8. General Assembly resolution 52/220 had decided that UNCTAD’s programme of assistance to the Palestinian people should continue to be carried out by a special coordinator and another member of the secretariat, but the progress report indicated that it has not been possible to implement the resolution in the light of budgetary constraints. The Arab Countries were extremely concerned by this situation and hoped that a solution would be found.

9. The spokesperson for the African Group (Tunisia) welcomed the increasing emphasis in UNCTAD's assistance to the Palestinian people on concrete operational activities, including close coordination with the Palestinian Authority and the private sector. This action-oriented, demand-driven and associative approach had prompted extrabudgetary funding amounting to $550,000 for the current biennium. She thanked donors for their support and appealed for additional contributions.

10. As for staff needs, she was concerned that secretariat resources did not match the increasing demands being made on it in this area. The Special Economic Unit had been reduced to only one officer, whereas General Assembly resolution 52/220 clearly stipulated that work should be carried out by a special coordinator at the P.5 level and a staff member at the P.4 level. The Secretary-General of UNCTAD was therefore invited to honour his commitment to maintain the Unit at its required level.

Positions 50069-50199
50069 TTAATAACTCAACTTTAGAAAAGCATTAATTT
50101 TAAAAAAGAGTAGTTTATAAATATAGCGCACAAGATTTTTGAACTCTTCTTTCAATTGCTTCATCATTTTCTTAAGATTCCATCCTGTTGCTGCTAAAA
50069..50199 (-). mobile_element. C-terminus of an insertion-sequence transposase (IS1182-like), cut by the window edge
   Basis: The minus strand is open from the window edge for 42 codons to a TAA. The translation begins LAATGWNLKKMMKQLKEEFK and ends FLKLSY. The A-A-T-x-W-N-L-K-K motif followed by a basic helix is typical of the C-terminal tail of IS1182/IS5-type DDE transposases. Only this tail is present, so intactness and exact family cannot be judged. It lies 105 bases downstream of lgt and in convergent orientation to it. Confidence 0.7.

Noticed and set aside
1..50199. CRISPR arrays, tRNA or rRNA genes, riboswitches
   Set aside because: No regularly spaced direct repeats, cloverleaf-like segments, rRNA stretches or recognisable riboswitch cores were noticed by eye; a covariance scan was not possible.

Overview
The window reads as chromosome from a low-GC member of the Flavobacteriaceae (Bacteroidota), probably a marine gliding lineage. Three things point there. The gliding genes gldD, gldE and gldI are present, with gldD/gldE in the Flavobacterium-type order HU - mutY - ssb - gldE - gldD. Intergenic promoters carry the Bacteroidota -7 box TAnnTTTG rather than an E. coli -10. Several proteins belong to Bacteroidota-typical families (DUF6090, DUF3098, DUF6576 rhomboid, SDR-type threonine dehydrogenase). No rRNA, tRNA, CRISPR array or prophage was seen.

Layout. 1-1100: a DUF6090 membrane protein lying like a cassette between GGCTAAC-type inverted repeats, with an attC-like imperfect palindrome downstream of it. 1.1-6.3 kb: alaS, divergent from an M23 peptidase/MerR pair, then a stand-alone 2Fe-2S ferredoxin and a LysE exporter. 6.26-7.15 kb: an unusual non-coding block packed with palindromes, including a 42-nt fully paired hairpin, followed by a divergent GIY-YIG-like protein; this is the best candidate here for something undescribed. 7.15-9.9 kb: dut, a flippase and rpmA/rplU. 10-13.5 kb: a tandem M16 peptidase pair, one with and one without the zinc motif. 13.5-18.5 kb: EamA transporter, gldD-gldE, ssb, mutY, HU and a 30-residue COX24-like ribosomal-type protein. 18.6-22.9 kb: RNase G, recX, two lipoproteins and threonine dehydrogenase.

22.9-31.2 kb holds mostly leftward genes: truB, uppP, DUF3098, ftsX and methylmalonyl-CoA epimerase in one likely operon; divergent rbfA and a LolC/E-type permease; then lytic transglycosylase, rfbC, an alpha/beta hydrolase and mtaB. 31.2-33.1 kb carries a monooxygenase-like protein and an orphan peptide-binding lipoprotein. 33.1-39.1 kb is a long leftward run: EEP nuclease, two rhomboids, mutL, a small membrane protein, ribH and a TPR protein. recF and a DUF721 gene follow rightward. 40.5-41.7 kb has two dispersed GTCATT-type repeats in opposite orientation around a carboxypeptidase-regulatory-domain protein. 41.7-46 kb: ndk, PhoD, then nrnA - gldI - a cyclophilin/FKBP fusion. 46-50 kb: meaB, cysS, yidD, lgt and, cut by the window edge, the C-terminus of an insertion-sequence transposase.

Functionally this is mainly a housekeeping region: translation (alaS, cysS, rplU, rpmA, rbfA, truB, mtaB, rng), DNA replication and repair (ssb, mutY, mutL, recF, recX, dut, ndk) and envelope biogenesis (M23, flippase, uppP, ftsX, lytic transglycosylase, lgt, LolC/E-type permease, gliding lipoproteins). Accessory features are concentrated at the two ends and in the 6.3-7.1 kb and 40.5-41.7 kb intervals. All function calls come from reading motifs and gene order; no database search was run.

11. The spokesperson for the Asian Group and China (Indonesia) said that technical assistance was of paramount importance in helping a country to develop its capacity and build its institutions. She expressed appreciation to the Secretary-General of UNCTAD for providing much-needed technical assistance to the Palestinian people and to UNDP, UNITAR and the Government of Italy for supporting that technical assistance in a process that called for maximum international attention and goodwill. She urged donors and UNCTAD to lend their full support to those projects which still awaited funding and which should be commenced without further delay.